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By the end of Hamlet, six people–not including Hamlet himself–are dead. It has been asserted that the sole reason for the bloodshed was Hamlet’s inability to take speedy revenge on the king. However, a close examination into the circumstances shows that each death can, in fact, be traced back to the corruption within Elsinore, as manifested in the form of King Claudius. Furthermore, in four of the six deaths, the character’s own corruption also contributes significantly to his downfall.
The first of the deaths is that of Polonius, Claudius’ right-hand man. He had volunteered to spy on the discourse between Hamlet and Gertrude to glean the cause behind Hamlet’s apparent madness. Polonius himself had contrived this idea (after his earlier, botched plan, where he and Claudius eavesdropped on Hamlet’s conversation with Ophelia) to prove to the king that Hamlet had grown mad pining over Ophelia. Polonius puts forth this plan even in the face of Claudius’s decree that Hamlet should be sent immediately to England (and thus arguably cementing his own fate):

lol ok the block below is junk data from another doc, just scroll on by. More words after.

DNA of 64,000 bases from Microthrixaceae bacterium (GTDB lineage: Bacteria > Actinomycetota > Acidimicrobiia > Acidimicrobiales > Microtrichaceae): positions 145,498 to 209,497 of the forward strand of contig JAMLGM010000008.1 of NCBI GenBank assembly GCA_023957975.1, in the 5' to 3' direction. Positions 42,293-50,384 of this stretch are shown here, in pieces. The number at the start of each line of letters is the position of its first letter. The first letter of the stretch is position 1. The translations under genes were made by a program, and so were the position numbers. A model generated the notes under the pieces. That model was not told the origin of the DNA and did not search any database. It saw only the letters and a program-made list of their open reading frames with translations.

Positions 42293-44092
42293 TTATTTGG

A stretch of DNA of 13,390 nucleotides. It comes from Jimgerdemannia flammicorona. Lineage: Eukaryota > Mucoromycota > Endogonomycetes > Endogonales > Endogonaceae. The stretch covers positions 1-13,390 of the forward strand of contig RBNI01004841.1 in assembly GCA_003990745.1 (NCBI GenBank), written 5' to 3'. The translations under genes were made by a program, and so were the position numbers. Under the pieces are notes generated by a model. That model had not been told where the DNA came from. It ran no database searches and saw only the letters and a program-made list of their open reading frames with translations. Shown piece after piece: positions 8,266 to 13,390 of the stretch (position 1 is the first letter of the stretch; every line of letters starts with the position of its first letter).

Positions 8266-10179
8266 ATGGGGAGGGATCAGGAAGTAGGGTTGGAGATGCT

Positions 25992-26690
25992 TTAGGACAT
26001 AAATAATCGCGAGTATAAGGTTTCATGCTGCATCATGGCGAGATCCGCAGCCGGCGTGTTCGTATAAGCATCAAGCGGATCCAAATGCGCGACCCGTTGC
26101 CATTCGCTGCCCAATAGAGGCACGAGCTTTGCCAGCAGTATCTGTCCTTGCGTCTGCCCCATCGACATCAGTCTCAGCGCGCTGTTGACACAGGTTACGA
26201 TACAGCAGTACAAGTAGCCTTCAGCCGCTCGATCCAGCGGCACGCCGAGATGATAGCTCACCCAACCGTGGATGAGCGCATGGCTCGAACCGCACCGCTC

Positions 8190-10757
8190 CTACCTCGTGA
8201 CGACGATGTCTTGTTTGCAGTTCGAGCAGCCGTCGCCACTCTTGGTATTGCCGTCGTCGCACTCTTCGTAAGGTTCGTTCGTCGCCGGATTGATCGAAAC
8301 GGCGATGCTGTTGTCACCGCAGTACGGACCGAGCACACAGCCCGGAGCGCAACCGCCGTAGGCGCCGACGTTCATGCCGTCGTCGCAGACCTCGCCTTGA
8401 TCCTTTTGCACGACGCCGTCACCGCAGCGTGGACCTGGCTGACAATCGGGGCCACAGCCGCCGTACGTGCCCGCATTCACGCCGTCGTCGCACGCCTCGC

It shall do well. But yet do I believe
The origin and commencement of his grief
Sprung from neglected love….
-My lord, do as you please,
But, if you hold it fit, after the play
Let his queen-mother all alone entreat him
To show his grief. Let her be round with him;
And I’ll be placed, so please you, in the ear
Of all their conference. If she find him not,
To England send him, or confine him where
Your wisdom best shall think. (III.ii.190-2, 194-201)
In urging the king to reprieve Hamlet’s exile, Polonius is clearly not sympathetic to Hamlet. Instead, he is either motivated by pride in his daughter’s ability to madden Hamlet or, more likely, he simply wants to be right and boost his favor in the eyes of the king.
Unfortunately for Polonius, this plan coincides with one of Hamlet’s more rash moods. Seeing Claudius in prayer, Hamlet has just forgone an ideal opportunity to kill the king, lest he send him, clean of sins, to heaven. Thus, Hamlet is in a state of anxiety. In a soliloquy, he acknowledges, “Now could I drink hot / blood” (III.ii.422-3). He then makes the fatal stab without even first contemplating who it could be, only nonchalantly stating afterward, “Nay, I know not. Is it the King?” (III.iv.32).